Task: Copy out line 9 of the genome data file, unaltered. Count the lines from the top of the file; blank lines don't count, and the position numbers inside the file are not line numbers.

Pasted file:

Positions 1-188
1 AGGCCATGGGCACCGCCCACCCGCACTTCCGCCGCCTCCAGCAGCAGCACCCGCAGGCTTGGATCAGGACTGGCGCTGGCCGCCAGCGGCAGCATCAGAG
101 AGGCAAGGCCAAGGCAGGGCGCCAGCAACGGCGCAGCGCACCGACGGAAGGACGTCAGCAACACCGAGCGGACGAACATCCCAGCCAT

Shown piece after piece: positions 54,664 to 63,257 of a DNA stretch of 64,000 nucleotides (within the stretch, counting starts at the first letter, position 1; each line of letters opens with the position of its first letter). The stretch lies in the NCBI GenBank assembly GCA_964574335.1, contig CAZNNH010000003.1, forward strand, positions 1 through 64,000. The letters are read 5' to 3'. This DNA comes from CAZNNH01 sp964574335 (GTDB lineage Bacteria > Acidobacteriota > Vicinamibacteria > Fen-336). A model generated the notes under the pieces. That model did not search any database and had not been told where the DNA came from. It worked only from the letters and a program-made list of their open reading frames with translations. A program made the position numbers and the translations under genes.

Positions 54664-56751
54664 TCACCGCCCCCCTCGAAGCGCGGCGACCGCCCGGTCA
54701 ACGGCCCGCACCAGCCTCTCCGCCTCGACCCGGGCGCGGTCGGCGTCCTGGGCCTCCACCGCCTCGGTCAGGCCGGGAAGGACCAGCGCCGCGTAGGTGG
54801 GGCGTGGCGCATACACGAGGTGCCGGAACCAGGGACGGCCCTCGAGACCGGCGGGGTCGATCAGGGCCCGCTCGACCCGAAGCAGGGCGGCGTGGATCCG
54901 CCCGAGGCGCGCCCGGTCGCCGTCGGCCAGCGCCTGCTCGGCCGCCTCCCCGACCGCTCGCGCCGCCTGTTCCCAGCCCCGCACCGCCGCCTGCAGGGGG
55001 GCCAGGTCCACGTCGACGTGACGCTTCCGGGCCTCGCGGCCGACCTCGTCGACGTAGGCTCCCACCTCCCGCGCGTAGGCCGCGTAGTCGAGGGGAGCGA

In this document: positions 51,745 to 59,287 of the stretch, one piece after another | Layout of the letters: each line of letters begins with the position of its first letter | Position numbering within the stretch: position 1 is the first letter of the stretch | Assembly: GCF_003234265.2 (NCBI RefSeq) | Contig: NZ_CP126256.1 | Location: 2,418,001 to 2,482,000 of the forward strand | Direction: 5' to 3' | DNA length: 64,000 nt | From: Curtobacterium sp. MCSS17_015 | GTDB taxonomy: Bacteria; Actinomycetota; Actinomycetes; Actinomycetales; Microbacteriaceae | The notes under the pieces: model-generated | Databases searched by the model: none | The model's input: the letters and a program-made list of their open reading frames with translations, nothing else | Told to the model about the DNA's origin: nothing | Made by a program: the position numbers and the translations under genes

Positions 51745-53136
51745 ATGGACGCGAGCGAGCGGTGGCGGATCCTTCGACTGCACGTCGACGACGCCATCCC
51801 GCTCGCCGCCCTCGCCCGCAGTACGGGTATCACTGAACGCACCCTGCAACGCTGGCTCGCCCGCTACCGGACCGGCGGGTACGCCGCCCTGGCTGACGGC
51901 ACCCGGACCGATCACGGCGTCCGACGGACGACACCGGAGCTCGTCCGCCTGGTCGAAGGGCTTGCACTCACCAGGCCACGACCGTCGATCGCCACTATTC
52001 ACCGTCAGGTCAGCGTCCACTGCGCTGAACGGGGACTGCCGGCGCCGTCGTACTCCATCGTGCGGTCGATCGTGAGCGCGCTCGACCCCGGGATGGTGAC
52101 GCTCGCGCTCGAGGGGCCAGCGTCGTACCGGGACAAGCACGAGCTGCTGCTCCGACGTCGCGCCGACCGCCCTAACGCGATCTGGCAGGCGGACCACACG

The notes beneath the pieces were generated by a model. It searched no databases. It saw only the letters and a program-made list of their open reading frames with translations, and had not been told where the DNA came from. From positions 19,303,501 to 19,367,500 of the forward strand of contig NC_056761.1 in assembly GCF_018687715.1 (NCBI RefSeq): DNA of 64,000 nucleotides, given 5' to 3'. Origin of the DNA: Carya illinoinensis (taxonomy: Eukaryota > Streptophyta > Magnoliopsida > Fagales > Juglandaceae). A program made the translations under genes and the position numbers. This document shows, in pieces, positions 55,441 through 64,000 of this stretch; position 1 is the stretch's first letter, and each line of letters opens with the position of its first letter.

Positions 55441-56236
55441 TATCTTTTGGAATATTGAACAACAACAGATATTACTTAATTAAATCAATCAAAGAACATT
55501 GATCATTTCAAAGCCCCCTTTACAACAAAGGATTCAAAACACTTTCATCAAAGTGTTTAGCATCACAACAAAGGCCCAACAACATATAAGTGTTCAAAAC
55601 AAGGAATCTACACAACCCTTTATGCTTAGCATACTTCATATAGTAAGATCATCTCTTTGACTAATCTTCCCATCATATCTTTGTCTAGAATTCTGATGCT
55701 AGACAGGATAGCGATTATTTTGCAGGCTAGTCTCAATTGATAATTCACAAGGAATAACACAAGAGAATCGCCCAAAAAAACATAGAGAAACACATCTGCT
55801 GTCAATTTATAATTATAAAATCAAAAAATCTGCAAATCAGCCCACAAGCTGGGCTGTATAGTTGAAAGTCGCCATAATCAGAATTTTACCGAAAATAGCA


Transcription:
54901 CCCGAGGCGCGCCCGGTCGCCGTCGGCCAGCGCCTGCTCGGCCGCCTCCCCGACCGCTCGCGCCGCCTGTTCCCAGCCCCGCACCGCCGCCTGCAGGGGG